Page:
As technology connects people from every corner of the globe, young Singaporeans are exposed to different cultures and adapt foreign customs. And as the young get more “westernised,” some of the traditions practised before, now fall out of favor. But not these Singaporean wedding traditions that we dearly love:
Gatecrashing, in the context of a Singaporean wedding, is a groom’s rite of passage which serves to test his sincerity and love. On the morning of the wedding day, the groom and his groomsmen go to the bride’s house where they are made to do all sorts of tasks and challenges by the bridesmaids before the groom can see his bride. The fun lies in what crazy ideas the women can come up with for the men to do. It’s all in good fun, and after everything’s finished, the groom wins approval from the bride’s family and friends.
No Singaporean wedding banquet is complete without the Yum Seng, a uniquely Singaporean wedding toast that creates a festive atmosphere. After the couple has popped open the champagne, friends and family offer a toast to the newlywed couple by hollering a long “Yuuuuuuuuum” until they can no longer hold their breath, followed by a short “Seng.” This is usually done three times, each toast representing a wish for the couple.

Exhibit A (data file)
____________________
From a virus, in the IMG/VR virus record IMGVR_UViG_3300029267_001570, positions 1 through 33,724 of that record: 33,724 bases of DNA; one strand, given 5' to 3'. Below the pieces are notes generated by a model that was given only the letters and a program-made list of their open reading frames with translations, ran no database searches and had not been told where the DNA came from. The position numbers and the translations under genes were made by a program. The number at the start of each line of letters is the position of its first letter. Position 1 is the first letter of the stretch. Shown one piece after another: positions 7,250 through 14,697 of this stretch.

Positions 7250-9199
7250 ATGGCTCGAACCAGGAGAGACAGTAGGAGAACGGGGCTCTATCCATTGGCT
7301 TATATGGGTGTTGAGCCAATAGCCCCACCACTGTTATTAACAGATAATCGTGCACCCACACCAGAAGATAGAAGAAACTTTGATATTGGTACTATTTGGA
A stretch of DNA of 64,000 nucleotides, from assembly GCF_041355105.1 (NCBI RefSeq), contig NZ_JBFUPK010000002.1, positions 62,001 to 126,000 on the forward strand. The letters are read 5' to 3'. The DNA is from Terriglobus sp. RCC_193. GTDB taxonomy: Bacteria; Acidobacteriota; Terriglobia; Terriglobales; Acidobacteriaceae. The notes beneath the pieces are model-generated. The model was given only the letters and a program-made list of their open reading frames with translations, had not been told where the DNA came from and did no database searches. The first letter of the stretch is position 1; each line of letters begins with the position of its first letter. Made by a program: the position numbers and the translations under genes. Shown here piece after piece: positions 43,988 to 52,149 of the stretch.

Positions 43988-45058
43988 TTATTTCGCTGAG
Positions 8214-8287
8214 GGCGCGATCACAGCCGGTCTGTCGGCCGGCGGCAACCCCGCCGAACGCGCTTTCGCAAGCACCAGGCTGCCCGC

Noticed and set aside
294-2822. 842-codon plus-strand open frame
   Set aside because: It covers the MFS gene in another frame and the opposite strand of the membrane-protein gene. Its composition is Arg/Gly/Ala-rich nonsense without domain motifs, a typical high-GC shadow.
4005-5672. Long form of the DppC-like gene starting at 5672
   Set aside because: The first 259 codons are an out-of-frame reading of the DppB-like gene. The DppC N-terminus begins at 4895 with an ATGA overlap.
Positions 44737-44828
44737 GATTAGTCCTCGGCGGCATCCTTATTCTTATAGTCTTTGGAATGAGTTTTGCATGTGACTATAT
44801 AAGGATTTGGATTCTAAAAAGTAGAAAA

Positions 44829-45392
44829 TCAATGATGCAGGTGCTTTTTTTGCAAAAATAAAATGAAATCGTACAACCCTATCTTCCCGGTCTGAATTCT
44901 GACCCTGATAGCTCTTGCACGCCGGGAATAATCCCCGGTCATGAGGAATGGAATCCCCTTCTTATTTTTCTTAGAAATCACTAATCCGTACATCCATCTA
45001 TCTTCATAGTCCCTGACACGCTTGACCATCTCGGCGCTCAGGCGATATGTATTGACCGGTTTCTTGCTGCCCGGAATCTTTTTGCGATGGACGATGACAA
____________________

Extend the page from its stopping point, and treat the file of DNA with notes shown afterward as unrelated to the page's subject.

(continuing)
“Ang Pao” as Wedding Gifts
A true Singaporean tradition, guests usually give the couple money in red envelopes (“Ang Pao”) instead of actual wedding gifts like dinnerware or bed linen. It’s a practical custom favorable to young couples who spend a lot on their wedding. Before each wedding, wedding guests often discuss “How much should I give?” It is a testament to the popularity of this practice that there are even online references to look at to help guests decide what amounts to give. And in another nod to tradition, guests are often advised to give in “lucky” amounts like $88, $108, $118, $128 and so on.
The bride and groom show their love and appreciation for their elders through an intimate tea ceremony where the groom’s family is visited first. This is the time when the bride is formally introduced to the groom’s family and the groom to the bride’s. The traditional tea ceremony includes using the tea set in the dowry basket and the brewing of tea in red dates and longans. Dates and longans symbolise childbirth while the sweet tea represents the harmonious relationship of the newlywed couple and their respective families.
East Meets West
With cross-cultural weddings on the rise in Singapore, couples are choosing to honour the culture of both their families by integrating eastern and western elements to the wedding ceremony. In these modern weddings, Eastern traditions get updated with Western touches such as having a gift registry or having a hen’s night. It’s a uniquely Singaporean wedding that’s truly the best of both worlds.
Even a simple wedding involving only one culture is stressful enough, what more when the bride and groom are of different cultures? Plan your wedding in style and get organised in all aspects of planning with the help of Delegate’s top-notch wedding planners.